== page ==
If you watched the game you have no need of an explanation for the headline. If you have watched the Steelers at all this season you probably don’t need an explanation either. I had the joy of watching the game with both my sons, and it was a corker. After taking a 14-0 lead in the early going, the Steelers had to make it interesting for the next 45 minutes or so. And the Ravens managed to make it interesting by seemingly Bungling the end of the game, not at least going for a Hail Mary pass in the waning seconds. But in fact it was T.J. Watt’s strip sack that decided their fate. And a timely play it was, too. It was, I believe, the only sack of the game by the Steelers’ defense, and it couldn’t have been more welcome. Except, perhaps, to Joe Flacco.

There’s just something about this team. They are scarily slow on defense in the middle of the field without Ryan Shazier. The tackling was improved tonight, enough to come up to perhaps junior varsity level, but Alex Collins frequently ripped through them like a hot knife through butter. Or Javoris Allen. Or the friggin’ fullback.

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5 Smoldering Questions on the Pittsburgh Steelers: Week 14

Sobering. That’s the only way to describe the Steelers win over the Bengals in light of Ryan Shazier’s injury. Nonetheless, we will sally forth with our 5 Smoldering Questions on the Steelers.

1. Many are commenting on the brutality evident in Monday Night’s game and for good reason. When the announcing crew on ESPN Deportes brings up 1990 Eagles-Redskins “Body Bag” game you know things are bad. However, Shazier’s injury, by far the most serious injury of the night, came on a completely legal hit.

When that dawned on me, I wondered if it wouldn’t have been wise for defenders to heed Rod Woodson’s call for rugby style tackling. Do you think this could have made a difference?

2. The Steelers didn’t just lose Shazier, they also lost Tyler Matakevich, yet they reacted by re-signing Sean Spence, whose own injuries, ironically, contributed to the Steelers’ decision to draft Shazier.

In two years of play, Spence validated the faith the coaches showed in keeping him on IR for two years, yet he nonetheless was unemployed in early December.

Does that fact count as a yellow or even red flag for you?

3. JuJu Smith-Schuster was (rightly in my view) suspended for gloating over Vontaze Burfict, yet after the game Colin Cowherd had this callous comment:

https://twitter.com/ColinCowherd/status/937870744326778880

How do you react to such statements, and do you think that his employers should sanction him for such remarks?

4. Here at Going Deep we endeavor NOT to repeat questions as much as possible. Yet sometimes events take control. And such is the case with the Steelers’ corners Coty Sensabaugh and Cam Sutton.

After taking exception with Jon Ledyard’s comment that fans couldn’t wait until Cam Sutton pushed Artie Burns for playing time, yours truly made this observation:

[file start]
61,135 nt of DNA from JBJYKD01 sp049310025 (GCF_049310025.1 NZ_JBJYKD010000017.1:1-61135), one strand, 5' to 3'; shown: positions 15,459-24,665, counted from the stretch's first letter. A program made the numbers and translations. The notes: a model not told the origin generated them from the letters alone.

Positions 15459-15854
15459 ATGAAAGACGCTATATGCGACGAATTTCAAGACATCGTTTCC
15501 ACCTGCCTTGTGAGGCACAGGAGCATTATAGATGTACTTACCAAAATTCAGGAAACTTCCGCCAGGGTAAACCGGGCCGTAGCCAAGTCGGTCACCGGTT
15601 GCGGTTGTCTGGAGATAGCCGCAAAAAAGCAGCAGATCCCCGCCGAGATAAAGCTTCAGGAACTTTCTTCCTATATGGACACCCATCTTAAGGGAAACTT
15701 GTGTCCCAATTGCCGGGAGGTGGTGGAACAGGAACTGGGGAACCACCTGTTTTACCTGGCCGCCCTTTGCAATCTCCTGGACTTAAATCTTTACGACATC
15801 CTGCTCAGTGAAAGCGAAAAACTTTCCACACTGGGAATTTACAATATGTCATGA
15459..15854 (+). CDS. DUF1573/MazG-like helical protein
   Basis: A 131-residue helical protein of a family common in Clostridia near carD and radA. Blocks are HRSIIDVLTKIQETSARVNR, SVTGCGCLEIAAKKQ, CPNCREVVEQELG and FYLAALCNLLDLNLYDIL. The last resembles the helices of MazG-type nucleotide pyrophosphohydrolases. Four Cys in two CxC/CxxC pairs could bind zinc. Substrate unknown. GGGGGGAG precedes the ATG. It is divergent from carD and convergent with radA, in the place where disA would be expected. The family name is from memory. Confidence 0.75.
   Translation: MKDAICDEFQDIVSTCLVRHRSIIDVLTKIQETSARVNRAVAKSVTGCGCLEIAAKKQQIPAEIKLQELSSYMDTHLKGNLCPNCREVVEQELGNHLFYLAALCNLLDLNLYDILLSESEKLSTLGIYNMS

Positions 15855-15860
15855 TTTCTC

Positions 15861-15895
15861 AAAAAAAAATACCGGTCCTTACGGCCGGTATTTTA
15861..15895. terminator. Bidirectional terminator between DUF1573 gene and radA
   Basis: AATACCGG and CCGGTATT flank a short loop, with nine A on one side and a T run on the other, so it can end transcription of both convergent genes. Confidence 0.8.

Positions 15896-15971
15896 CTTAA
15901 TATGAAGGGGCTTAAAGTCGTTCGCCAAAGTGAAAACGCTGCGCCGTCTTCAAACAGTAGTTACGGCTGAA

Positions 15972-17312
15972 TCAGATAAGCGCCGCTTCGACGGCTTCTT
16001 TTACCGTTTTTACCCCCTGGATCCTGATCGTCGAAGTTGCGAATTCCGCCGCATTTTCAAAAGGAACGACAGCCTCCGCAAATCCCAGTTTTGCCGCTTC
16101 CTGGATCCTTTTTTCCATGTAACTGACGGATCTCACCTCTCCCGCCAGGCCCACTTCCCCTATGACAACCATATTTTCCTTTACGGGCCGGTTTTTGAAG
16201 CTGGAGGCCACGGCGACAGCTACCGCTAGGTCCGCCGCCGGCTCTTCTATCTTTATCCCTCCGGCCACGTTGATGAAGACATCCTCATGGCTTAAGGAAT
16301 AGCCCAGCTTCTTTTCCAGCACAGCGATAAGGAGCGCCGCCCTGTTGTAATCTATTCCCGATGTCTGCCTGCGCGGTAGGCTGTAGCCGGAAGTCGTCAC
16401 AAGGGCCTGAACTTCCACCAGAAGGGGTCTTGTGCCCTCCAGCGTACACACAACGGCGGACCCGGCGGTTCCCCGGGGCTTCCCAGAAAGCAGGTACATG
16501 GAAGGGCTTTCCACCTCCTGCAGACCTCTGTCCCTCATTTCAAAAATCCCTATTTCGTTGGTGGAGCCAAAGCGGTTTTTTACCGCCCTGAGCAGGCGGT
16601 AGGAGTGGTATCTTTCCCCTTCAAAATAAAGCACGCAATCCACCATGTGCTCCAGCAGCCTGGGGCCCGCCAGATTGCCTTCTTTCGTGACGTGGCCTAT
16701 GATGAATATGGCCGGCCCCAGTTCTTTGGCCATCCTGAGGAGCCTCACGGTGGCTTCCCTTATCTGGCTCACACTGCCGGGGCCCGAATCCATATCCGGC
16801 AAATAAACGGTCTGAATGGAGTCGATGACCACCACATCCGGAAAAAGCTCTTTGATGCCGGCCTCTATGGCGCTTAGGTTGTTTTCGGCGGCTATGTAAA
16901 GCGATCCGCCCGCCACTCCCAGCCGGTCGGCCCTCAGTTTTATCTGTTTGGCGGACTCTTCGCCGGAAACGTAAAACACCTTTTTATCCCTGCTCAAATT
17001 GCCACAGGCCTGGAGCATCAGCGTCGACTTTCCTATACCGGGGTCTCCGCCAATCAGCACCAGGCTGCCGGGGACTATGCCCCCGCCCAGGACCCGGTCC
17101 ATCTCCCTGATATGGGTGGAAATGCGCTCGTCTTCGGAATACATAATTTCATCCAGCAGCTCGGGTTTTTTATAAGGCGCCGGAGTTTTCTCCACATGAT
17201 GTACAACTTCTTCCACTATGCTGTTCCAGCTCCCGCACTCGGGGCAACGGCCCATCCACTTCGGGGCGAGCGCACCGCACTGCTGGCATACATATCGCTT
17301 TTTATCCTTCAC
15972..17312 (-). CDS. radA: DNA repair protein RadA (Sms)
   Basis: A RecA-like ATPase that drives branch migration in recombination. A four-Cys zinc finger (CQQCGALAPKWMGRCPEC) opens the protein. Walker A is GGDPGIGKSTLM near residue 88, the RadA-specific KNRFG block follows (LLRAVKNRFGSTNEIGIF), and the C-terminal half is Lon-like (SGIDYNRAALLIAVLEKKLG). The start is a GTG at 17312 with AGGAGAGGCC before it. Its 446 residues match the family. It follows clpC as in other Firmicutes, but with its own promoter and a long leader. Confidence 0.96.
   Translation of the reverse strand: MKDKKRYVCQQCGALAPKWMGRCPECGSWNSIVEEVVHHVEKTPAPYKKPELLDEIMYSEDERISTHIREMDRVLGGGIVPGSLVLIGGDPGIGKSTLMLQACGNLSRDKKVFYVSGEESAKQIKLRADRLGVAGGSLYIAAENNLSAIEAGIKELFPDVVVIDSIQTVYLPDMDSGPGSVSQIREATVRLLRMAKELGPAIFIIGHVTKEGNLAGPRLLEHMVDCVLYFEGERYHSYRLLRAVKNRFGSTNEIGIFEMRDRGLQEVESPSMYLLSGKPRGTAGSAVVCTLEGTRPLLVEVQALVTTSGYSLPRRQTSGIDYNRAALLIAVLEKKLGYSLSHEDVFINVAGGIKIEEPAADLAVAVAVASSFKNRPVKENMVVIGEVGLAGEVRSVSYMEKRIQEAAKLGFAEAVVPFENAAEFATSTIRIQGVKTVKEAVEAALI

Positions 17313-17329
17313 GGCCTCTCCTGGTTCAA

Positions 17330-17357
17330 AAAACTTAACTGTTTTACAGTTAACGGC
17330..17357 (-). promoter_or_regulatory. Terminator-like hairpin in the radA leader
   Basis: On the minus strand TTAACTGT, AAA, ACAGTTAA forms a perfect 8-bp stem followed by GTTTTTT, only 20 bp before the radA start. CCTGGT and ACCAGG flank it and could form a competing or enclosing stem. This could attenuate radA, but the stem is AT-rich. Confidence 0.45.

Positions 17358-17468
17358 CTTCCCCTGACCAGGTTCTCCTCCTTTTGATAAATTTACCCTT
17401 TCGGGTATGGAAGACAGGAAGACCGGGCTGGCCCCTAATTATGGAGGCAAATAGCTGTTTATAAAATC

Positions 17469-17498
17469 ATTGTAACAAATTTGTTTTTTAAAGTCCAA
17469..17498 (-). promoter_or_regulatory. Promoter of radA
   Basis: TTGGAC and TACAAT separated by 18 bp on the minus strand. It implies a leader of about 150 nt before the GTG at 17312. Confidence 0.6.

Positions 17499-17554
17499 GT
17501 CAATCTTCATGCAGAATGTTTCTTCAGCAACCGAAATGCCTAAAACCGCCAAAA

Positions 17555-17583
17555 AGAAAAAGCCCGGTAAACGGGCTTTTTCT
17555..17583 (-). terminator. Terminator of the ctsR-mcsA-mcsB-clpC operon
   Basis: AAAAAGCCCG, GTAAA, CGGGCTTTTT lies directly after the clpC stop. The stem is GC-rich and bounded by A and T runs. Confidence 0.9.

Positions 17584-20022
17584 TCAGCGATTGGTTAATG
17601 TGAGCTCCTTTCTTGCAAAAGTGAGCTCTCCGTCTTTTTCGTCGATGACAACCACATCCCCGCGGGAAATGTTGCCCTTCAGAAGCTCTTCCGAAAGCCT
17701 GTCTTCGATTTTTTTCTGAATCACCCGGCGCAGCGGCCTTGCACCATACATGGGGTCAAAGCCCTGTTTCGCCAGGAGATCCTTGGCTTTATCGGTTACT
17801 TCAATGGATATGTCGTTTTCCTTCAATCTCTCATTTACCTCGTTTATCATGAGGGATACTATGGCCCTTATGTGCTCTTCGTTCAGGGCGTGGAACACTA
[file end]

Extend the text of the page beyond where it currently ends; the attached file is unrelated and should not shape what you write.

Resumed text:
One reader pointed out that the more realistic scenario would be Cam Sutton  pushing Coty Sensabaugh for playing time. Both scenarios breathe new life into the old cliché of “grasping at straws….

…Should a serious Super Bowl contender really entertain the thought of replacing that kind of experience with a raw rookie 12 games into the season? That’s one’s hard to get your head around.

So. I’ll take an order of crow, white meat (yes, deserve to sink my teeth into something dry) and then follow with a healthy portion of humble pie because that is exactly what Mike Tomlin did at half time.

How do you assess Cam Sutton’s play, and do you think he should start in place of Senasbaugh against the Ravens?

5. Sunday brings the Ravens to Heinz Field for yet another December show down with the AFC North title in the balance. Keeping in mind that the Steelers haven’t swept the Ravens since 2008, here a little statistic I’ll share to stir up the pot:

What does this tell us about James Harrison?

Pittsburgh Steelers 2017 Third Quarter Report

Photo via Steelers.com

By Ivan Cole

Over the last several years it has been the intent of these quarterly reports to allow for taking a quick breath and giving an interim evaluation of the Steelers as they navigate the season—both the successes and failures experienced as well as the opportunities and challenges that lie ahead. Occasionally, circumstances are such that a view to a more expansive landscape becomes both possible and appropriate. I believe this is one of those times.

So, I invite you to consider a somewhat broader, nonlinear evaluation of where Pittsburgh stands as they transition into the fourth quarter of this season.

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On Second Thought: Steelers @ Bengals and the State of the NFL

Photo via Steelers.com

Well, it’s official. JuJu and George Iloka both got hit, so to speak, with a one-game suspension for their hits on Monday night. Not that I want to be missing JuJu, but at one level I’m glad. I think the Iloka hit was worse than JuJu’s, despite AB seemingly not being affected and Burfict putting on an Oscar-worthy performance, but whatever. If the league wants to legislate such hits out of the game, they are going to have to do more than they have so far. Fines don’t seem to be getting the players’ attention, especially when you can be fined more for wearing something non-regulation than you can for potentially endangering someone’s life or livelihood.

And I’m frankly appalled that Rob Gronkowski only got one game for his hit. If you haven’t seen it, look it up. It was sickening. It was long after the play was over. JuJu’s could be viewed (as some already have) as just good football, but where he hit Burfict is illegal, whether he meant it to be or not. Iloka’s could be viewed (as some already have) as a bang-bang play where he couldn’t redirect at the last moment (although he probably could have.) But there was no excuse whatsoever for Gronk’s hit. It was late, it was deliberate, and it was ugly. Am I just a Steelers homer and conspiracy theorist to think that there is something suspicious in Gronk getting only a one-game suspension, when they play the Steelers week after next?